I looked out the fort’s window, trying to see where these terrifying creatures were located. My experiences with hornets had so far been distant ones: Dad spraying a nest in the eaves of the house with the garden hose, a few small nests found in the garbage shed near the driveway, an occasional lone hornet going droning about his daily business that just happened to come too close for comfort. The bees we had in our yard were small things, and for the most part friendly. They knew their boundaries as we knew ours. We knew not to go smashing into the big lilac bush, as we knew not to poke around the southwest corner of the yard where the stack of old sticks and twigs sat dark and deadly.
Death on Two Wings
But hornets! If bees were little Bell helicopters on missions of mercy, hornets were the attack helicopters in Apocalypse Now. Every time they flew up close we could hear The Ride of The Valkyries playing in our heads. Their buzz was much lower in tone, greater in volume and far more threatening than that of the bees. They seemed to move a lot slower in the air as well, to the point where we swore they were hovering a foot in front of our eyes, deciding which eye to take out first.
Bees were simply a nuisance; hornets were to be feared. Stories were told of mass hornet attacks ensuing when some poor kid ran into a nest, and the kid in the story always ended up in critical condition in the hospital and required a heart and brain transplant as well as years of physical therapy.
We gave hornets a wide berth. Which is why it took a few long seconds for my brain to process the sound I was now hearing. It wasn’t that friendly bee-sound we all knew; in fact, it didn’t even sound like your typical attack-chopper hornet. Instead, it was more of a vibration, a low-frequency humming like the one that comes from a high-voltage transformer. I felt it more than heard it.
And it was getting stronger.
I frantically scanned the yard around the front of the shed, hoping against hope to see a low-flying squadron of hornets having a square-dance, but with no luck. Suddenly, an icy hand gripped my heart. I turned away slowly from the window and began to scan the insides of the shed. That’s when I saw it.
It was the biggest hornet nest I had ever seen. It was bigger even than those damned nests that they showed in National Geographic from down in the African deserts. This thing was the size of a fully-inflated basketball and was securely attached to the front corner of the shed, up where the roof supports made contact. It was perhaps 3′ over my head and 3′ to my left, and the hornets were swarming around the nest entrance.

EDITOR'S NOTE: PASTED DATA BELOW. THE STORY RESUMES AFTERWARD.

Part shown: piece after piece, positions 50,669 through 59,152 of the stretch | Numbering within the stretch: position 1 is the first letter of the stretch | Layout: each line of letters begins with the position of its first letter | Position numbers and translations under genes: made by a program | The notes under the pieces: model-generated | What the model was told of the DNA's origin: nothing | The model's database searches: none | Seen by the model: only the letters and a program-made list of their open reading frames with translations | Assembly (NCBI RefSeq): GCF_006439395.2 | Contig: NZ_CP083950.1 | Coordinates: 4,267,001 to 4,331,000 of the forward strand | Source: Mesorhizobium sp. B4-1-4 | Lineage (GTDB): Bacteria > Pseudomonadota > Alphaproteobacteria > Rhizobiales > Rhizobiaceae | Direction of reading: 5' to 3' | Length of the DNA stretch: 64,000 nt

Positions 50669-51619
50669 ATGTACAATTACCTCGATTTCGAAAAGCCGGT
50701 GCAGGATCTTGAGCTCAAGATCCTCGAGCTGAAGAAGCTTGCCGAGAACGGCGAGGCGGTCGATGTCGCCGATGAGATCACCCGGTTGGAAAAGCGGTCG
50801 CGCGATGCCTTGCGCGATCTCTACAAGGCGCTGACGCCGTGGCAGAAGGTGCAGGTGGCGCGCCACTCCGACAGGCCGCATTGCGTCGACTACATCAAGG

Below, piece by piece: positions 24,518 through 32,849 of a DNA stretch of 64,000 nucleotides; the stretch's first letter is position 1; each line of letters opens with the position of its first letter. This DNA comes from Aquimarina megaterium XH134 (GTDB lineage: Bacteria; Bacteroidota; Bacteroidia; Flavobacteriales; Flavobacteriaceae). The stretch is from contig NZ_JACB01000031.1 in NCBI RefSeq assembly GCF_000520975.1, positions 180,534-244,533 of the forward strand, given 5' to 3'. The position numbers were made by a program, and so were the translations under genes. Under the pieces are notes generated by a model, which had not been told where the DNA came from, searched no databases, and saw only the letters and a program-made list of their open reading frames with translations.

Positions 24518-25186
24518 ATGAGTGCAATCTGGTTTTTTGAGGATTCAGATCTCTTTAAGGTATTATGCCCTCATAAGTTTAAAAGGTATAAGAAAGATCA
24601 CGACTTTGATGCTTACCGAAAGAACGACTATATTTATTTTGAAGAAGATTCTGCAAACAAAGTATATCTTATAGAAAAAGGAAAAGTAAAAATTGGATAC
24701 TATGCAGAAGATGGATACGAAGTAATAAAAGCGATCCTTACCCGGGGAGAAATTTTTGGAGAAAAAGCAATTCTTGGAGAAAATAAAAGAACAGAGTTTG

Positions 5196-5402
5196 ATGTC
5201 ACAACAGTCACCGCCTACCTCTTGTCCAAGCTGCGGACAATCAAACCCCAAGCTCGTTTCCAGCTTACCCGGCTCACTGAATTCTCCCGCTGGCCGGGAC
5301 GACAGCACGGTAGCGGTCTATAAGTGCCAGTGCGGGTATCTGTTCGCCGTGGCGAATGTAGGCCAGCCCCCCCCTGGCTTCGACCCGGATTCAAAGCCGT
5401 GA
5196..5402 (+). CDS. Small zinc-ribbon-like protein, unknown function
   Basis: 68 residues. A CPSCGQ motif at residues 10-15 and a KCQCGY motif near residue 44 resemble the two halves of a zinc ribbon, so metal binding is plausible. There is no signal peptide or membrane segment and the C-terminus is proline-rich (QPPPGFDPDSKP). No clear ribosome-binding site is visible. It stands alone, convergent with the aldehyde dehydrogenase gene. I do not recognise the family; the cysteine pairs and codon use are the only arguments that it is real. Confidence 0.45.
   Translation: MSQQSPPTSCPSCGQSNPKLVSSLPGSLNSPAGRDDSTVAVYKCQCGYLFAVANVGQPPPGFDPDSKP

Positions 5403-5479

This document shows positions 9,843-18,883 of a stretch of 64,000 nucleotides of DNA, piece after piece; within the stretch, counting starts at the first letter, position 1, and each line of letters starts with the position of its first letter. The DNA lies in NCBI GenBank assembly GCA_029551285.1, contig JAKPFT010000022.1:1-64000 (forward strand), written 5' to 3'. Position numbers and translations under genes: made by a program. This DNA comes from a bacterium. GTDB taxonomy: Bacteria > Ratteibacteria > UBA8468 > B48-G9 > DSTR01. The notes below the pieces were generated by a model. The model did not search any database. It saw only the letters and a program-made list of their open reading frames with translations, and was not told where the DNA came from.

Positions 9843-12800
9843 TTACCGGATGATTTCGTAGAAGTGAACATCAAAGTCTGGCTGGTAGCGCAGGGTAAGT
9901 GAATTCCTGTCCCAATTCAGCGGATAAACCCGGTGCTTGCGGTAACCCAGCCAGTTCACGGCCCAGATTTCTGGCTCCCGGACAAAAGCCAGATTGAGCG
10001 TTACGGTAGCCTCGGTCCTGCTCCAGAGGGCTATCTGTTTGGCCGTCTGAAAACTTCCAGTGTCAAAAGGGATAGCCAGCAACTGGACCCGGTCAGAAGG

Unfortunately, it was also in the corner where the door was.
The Horror … the horror …
I backed up in horror. The horror. The horror. (Sorry.) The nest appeared to be alive, crawling as it was with those nasty, slimy, deadly bringers-of-death. Their death songs were being sung with gusto as they sharpened their weapons and prepared for war. I backed into the furthest corner of the shed, trying to figure out how I would get out. Could I make a quick dash for the window and dive out? The few times we had tried that we ended up with a belly-full of jagged cedar splinters. Wouldn’t that be preferable to death-by-stinging?
I wondered if I could simply fly out the door, directly beneath the nest, without getting zapped. I decided that this was a suicide mission and continued to search for a means of escape.
Of course, Michael chose that very moment to make his surprise attack.
Not only did Michael attack, but he attacked in a manner that was expressly against the rules of warfare we had long ago established. His attack was blatantly wrong, unethical and immoral and, if I survived, I would surely lodge a formal protest with the Geneva Convention.
He was holding TWO water pistols. One in each hand. And they were both fully loaded.
You know that scene in The Matrix where Neo confronts Agent Smith in the subway station and they do that slow-motion aerial duel with the pistols? That’s how I saw Michael at that moment. I remember the cruel smile upon his tanned face forming little white lines around his lips; I remember his arms outstretched in my direction with the pistols, his index fingers starting to apply pressure to the triggers.
I swear he was suspended in mid-air.
As I recoiled in horror and surprise at his attack a single word escaped my quivering lips:
It even came out like that, in slow-motion and in that cartoonish low timbre. The word hung in the broiling-hot air of my death chamber. Even the hornets paused in their war preparation to listen.
I saw the twin streams of water leaving the pistols simultaneously, I saw the arcs they made – far too high to hit me through the door, but high enough that they would directly impact upon the hornet’s nest through the open cedar pickets over the door, the one place where Dad had neglected to put any plywood sheathing.
I was doomed.
The water smashed into the nest, disengaging one side of it from its roof support. The nest dangled at a crazy angle and slowly swung to and fro while its residents screamed out their thousand indignities.
They began swarming. A hornet swarm is a terrible sight to see, but much more so when you are literally a captive audience. I cringed and curled into a ball as the screaming demons circled my crew-cut, and just to add insult to injury Michael had landed firmly on his two feet directly in the doorway and was firing a second round of water at me, his evil smile lighting up the darkness of Fort Phil. He knew he had achieved victory.
At least, until the first hornet turned to face him.
It was well over 100 degrees at that point, the sun burning down mercilessly on the battlefield. The screams of terror had all but died out by now, replaced by the groans and moans of the injured. One infantry-support unit (Dad) had turned the garden hose on the attackers. The medic (Mom) was trying her best to field-dress our wounds. All around lie the dead and dying enemy, cursing with their last breaths our invasion of their territory and only regretting that they had just one life to give for their nest.
Ah, yes, the nest. That once-proud construction lay soaked and broken on the floor of the shed, a dozen or so dying soldiers still attempting to defend it. Their vile oaths would haunt our dreams for weeks afterward, just as their stings would only subside after the same amount of time. Heidi, my dog, (K-9 Unit) came trotting up to see what all the fuss was about. She gave a tentative lick to one particularly huge red boil on my cheek, decided she didn’t like the taste and went into the shed to get out of the broiling sun.